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Preventing lockdown is key to long-term Covid strategy; GGD testing requirement reduced


The Cabinet of the Netherlands revealed details of its long-term strategy for dealing with the coronavirus. Business sectors are being asked to develop plans for dealing with future outbreaks of the SARS-CoV-2 coronavirus in four different scenarios, from mild to severe. At the same time, it will no longer be considered essential that people with symptoms of Covid-19 visit a GGD center to get tested. Moving forward, healthy lifestyles, fitness, and exercise will be encouraged more frequently, NOS reported.

No concrete promises were made that would guarantee never returning to a locked-down society. “The aim of the strategy is to guarantee an open society, even if we end up in an unfavorable scenario,” the Ministry of Health wrote in a document titled, Long-term Strategy for Tackling Covid-19, which was sent to the Tweede Kamer on Friday, according to NOS. “If the virus shows a strong revival again, it cannot be ruled out that measures will have to be taken to keep society open, and to keep healthcare accessible.”

The Cabinet’s immediate focus in a bleak situation will be to keep the education and childcare systems open at all costs, NOS reported.

Business sectors will be asked to prepare plans for four different scenarios, beginning with one in which the coronavirus infection is more like a common cold, and ending with a “worst-case scenario.” In that situation, the healthcare system is overloaded, and the number of sick and gravely ill people rises, the Ministry of Health wrote in the document, which was also reviewed by ANP.

These plans can include one-way walking routes, visitor limits, and the hybrid use of work-from-home, NOS reported. Preparing for each situation should prevent more sectors from being closed, and should limit the need for the Cabinet to intervene harshly, the ministry said.

Additionally, the Cabinet is also trying to determine how to maintain sufficient staffing levels in the healthcare sector, and how it may be possible to scale up flexibly when needed. Preparations will be made for more vaccination rounds in the future, and other treatments for people with Covid-19. This includes providing oxygen to patients who can be treated at home, but also reviewing new medications as they become available, ANP reported.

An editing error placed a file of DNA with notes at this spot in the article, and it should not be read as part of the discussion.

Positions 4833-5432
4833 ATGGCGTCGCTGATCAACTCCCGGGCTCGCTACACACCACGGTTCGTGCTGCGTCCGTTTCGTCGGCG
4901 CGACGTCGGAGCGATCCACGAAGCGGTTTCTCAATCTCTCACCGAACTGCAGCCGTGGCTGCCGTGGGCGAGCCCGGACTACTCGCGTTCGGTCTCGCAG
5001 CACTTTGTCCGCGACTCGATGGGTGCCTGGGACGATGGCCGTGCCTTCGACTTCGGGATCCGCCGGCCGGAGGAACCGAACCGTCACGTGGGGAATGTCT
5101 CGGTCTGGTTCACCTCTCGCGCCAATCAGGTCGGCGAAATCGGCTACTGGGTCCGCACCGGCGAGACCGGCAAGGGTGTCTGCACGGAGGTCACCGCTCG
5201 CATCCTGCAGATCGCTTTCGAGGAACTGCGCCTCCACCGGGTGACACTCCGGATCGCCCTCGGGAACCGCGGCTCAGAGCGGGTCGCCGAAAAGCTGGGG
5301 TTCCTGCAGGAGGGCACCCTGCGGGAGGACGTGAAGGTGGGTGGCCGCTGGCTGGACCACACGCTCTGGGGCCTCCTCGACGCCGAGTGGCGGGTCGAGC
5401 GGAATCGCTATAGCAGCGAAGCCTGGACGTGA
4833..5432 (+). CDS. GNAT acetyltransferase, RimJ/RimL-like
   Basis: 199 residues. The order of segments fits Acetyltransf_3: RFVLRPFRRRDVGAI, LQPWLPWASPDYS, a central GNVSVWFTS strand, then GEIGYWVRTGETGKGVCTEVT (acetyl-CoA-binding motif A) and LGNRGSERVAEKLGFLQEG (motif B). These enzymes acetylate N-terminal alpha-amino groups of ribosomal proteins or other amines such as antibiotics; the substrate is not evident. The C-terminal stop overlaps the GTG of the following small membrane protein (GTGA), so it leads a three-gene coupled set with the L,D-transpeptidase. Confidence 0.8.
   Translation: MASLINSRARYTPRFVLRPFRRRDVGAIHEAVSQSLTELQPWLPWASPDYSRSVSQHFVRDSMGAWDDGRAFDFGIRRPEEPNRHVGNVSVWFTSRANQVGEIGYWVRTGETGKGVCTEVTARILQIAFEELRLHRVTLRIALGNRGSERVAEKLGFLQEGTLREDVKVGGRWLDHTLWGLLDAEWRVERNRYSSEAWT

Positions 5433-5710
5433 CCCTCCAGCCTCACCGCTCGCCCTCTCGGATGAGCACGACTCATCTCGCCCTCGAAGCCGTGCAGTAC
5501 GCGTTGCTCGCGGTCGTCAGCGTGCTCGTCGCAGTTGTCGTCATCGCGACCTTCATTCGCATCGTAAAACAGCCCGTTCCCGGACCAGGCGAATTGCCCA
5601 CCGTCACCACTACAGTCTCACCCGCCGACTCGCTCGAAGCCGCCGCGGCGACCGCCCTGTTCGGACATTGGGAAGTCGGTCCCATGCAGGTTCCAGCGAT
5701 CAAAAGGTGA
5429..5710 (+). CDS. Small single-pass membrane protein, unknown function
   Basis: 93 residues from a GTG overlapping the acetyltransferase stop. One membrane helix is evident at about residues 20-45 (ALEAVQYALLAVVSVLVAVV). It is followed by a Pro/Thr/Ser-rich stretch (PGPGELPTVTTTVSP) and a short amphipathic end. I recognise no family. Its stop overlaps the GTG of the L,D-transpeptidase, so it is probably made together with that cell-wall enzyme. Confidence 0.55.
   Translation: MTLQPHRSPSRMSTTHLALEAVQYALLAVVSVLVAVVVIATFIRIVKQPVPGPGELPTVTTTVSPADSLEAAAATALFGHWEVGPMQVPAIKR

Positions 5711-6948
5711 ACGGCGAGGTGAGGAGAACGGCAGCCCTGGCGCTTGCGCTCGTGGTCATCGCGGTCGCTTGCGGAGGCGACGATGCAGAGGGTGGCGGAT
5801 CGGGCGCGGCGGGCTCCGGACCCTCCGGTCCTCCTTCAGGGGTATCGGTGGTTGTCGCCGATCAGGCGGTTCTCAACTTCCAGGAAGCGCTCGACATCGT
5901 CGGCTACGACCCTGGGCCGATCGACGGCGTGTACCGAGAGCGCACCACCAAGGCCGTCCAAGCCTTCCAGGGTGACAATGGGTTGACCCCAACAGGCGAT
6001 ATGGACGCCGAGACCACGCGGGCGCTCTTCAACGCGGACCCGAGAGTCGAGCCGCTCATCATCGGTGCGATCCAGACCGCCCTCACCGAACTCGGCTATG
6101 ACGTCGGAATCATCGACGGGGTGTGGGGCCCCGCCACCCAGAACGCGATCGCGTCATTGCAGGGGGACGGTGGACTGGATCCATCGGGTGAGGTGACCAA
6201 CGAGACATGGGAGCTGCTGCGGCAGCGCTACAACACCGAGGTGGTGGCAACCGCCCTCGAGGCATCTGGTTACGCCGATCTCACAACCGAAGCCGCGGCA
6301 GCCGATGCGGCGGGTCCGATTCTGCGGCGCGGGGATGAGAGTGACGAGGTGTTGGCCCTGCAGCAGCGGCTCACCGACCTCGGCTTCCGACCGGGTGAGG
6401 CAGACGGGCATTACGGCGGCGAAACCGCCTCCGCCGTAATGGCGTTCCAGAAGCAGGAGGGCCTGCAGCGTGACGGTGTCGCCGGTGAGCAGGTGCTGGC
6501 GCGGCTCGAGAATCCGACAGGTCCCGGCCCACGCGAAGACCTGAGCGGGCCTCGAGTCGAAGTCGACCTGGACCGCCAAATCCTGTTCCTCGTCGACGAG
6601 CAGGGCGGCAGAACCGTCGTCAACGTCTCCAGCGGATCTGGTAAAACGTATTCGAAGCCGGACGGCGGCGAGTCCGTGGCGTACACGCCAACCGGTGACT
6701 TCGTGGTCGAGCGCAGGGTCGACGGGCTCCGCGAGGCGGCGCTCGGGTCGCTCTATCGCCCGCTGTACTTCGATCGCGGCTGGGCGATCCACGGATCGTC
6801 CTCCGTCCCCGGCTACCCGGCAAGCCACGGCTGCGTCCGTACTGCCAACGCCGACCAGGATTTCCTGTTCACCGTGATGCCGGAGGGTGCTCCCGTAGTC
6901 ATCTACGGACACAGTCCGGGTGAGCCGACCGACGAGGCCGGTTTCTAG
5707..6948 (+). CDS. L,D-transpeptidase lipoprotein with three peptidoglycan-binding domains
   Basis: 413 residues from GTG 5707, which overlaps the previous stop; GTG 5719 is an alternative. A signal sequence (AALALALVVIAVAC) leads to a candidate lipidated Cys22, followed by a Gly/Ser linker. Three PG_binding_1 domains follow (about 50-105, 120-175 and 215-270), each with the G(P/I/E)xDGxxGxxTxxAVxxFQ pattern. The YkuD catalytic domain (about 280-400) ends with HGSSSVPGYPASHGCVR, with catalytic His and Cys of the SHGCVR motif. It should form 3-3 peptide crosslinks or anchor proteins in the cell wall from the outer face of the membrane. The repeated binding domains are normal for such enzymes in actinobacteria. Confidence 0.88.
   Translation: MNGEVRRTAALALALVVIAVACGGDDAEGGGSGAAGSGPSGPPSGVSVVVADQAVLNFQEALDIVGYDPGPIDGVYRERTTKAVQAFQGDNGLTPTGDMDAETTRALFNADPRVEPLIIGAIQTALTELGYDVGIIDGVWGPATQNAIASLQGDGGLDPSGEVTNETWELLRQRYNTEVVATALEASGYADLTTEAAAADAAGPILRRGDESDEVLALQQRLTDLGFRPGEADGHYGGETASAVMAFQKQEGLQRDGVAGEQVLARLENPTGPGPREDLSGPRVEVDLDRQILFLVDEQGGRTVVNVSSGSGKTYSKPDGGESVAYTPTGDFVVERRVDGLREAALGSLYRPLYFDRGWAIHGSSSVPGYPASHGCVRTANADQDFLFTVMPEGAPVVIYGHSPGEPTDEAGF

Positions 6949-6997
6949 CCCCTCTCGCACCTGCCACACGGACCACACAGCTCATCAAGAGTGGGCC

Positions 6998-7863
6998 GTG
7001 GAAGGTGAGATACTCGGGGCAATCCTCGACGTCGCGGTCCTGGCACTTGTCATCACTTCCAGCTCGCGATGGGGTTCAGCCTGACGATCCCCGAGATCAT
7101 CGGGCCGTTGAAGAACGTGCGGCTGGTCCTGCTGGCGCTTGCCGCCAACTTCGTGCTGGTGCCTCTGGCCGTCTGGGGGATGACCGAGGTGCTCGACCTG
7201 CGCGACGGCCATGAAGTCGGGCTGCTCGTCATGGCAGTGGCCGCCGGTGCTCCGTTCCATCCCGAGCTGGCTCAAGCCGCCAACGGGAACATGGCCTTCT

A review of the 39-page document by ANP determined there were several sections lacking in concrete details. The ministry said that more information should be available when an update is sent to parliament in June.

Self-test use to replace current testing advice

The GGD will continue to offer PCR testing for coronavirus infections, which can be useful for those who need official proof of recovery from the coronavirus infection. The health services will also continue to test people who are more vulnerable members of society, and those unable to use a self-test kit, NOS reported. PCR testing will be scaled up quickly, if an outbreak occurs in the future.

The new advice to the public about testing will take effect from April 11, and will no longer impress upon people the importance of confirming a positive self-test with the GGD, NOS reported. Instead of visiting the GGD, the public will be asked to hold themselves accountable, and use self-test kits to decide for themselves the best way to move forward. “The Cabinet is calling on society to take responsibility for this, and is looking at sectors to encourage the use of self-tests,” the document stated, according to ANP.

The cost of self-tests will not be reimbursed by the Dutch government, NOS reported. The government will issue new advice about what to do when a self-test indicates someone is positive for the coronavirus infection. The Cabinet wants people to continue to follow basic pieces of advice, like remaining home if symptomatic, washing hands frequently, and coughing or sneezing into an elbow.



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